How to legalize my documents to apply for Residency in Nicaragua.

One of the most complicated parts of completing a Residency application is how to legalize the documentation required. Basically any applicant must bring to Nicaragua in originals: a) Birth Certificate. b) Police Record Certificate (usually is a simple letter saying the applicant doesn´t has any criminal record in his/her city), (for a US citizen INTERPOL doesn’t provide information, so it must be obtained from the local police). - c) Health Certificate, which is a letter (on letterhead) from a doctor explaining the applicant is in good health and doesn´t have any contagious diseases.

When the applicant is retired must bring the pension letter or document proving the income. Bank statements showing saving are not accepted by the Nicaraguan government for retirees. If is an Rentier or person with a private income, produced by investments in stocks, annuity, patents, copyrights, brand loyalty, real estate (land), interest or profits and so on; the statement must be issued by the company which handles this investment and pays the revenues.

To be legal in Nicaragua and accepted by the Nicaraguan Government, any document must be Apostilled (legalized by a State authority according the Hague Convention for public documents). I invite everybody to read about it in: This article is a comprehensive list of the countries part of the Hague Convention. The easy way to find where to get Apostille for your documents is to use Google, just write: Apostille in …. The name of the city or state, for example: Apostille in New York; and Google will give you several links to check.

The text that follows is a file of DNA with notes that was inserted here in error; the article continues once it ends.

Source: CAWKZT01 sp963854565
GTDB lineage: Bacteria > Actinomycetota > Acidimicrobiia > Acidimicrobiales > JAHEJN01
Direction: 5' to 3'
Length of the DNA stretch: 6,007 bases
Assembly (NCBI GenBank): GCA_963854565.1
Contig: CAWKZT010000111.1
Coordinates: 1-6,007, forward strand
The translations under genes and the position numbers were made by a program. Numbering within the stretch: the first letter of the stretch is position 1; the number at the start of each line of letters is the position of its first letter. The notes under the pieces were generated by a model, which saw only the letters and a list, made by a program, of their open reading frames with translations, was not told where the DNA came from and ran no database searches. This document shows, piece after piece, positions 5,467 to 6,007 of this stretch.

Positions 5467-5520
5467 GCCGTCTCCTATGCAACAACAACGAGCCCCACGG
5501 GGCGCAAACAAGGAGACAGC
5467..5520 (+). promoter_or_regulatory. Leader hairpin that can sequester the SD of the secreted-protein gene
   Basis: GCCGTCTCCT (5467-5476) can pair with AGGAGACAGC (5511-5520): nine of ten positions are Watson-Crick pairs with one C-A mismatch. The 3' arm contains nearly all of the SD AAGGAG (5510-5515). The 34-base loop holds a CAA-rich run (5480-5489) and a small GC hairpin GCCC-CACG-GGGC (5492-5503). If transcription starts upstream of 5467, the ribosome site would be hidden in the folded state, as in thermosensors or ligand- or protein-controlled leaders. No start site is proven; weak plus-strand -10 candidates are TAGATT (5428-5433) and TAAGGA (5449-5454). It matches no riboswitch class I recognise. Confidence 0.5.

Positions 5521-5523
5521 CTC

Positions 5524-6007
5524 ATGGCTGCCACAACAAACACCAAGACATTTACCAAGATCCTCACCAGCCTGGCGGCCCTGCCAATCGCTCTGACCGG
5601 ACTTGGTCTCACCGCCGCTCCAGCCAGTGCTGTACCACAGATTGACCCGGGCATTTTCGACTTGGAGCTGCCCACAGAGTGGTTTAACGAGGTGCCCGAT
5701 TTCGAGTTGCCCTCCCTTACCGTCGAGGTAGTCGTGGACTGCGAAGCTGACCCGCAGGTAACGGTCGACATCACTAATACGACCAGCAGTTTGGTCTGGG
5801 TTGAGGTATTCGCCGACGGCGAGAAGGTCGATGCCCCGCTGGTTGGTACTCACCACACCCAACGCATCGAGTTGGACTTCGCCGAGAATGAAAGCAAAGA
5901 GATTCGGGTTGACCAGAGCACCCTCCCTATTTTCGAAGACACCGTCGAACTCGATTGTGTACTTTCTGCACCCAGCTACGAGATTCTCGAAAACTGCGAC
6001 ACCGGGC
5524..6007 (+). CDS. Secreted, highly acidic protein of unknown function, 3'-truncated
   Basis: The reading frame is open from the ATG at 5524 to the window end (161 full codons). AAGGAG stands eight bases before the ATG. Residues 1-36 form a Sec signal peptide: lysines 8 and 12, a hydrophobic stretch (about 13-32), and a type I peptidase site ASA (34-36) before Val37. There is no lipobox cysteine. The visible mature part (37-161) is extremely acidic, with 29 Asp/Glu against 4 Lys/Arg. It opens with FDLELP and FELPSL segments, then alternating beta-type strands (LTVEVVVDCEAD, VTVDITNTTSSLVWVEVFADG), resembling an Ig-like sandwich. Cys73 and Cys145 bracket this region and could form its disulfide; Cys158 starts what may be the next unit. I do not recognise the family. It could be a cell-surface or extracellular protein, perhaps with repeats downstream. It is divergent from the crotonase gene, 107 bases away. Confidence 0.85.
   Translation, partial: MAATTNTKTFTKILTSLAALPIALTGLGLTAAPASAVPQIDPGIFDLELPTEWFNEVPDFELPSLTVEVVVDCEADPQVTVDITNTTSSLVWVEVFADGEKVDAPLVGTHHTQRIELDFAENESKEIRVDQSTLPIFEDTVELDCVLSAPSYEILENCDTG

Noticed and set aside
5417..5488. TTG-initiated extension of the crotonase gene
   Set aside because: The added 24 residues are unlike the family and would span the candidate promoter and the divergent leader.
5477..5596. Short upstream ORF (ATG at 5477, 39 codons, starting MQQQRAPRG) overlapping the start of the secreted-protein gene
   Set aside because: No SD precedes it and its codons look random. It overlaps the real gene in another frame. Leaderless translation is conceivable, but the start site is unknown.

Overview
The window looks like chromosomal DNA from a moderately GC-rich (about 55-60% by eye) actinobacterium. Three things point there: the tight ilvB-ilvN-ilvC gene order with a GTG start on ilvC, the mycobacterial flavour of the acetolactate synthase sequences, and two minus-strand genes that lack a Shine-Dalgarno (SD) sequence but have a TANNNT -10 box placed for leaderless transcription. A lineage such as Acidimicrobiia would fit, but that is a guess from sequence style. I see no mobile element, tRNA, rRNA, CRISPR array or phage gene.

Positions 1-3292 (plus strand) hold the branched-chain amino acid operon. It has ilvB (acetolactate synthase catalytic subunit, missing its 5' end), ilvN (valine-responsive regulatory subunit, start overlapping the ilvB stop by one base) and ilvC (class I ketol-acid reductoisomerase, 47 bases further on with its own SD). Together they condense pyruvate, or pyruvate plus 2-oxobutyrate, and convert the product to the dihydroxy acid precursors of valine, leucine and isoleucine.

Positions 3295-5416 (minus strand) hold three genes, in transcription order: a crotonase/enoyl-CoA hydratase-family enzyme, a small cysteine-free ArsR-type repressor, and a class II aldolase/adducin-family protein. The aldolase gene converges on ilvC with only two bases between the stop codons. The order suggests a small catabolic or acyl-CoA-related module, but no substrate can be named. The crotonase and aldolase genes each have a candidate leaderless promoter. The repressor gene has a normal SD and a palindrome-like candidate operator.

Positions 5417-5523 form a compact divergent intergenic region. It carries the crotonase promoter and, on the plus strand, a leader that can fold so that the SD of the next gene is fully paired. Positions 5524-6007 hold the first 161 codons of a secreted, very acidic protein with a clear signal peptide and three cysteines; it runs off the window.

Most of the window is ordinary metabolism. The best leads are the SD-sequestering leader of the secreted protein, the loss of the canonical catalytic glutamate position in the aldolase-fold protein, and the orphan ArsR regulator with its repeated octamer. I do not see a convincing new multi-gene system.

Because Canada is not part of The Hague Convention for public documents, documents can be authenticated at the Department of Foreign Affairs and International Trade and them at the Canadian Consulate in Managua. For Retirees the authentication at the Canadian Consulate in Managua is free of charge.

For further information of the Nicaraguan law for Retired or Rentier People please check: - this link has been updated and has more than ten thousand of visits.-

*** Please be aware this is an informative article, not a manual to follow, the applicant must ask a professional with experience in this area or topic.

Best Regards,

Paul Tiffer

Nicaraguan Attorney at law

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Eight years and one week

I just check my account and I have been part of NL since eight years and one week!

That is why I updated some articles recently and create this new one; especially after the new rules for publics documents - Hague Conventions - and I also include a clarification note:

*** Please be aware this is an informative article, not a manual to follow, the applicant must ask a professional with experience in this area or topic.***

I guess is not necessary to explain why, just I would like to say "every case is totally different of any other" and sometimes a new Immigration agent can apply the law in a different way of some other.

Good luck

Paul Tiffer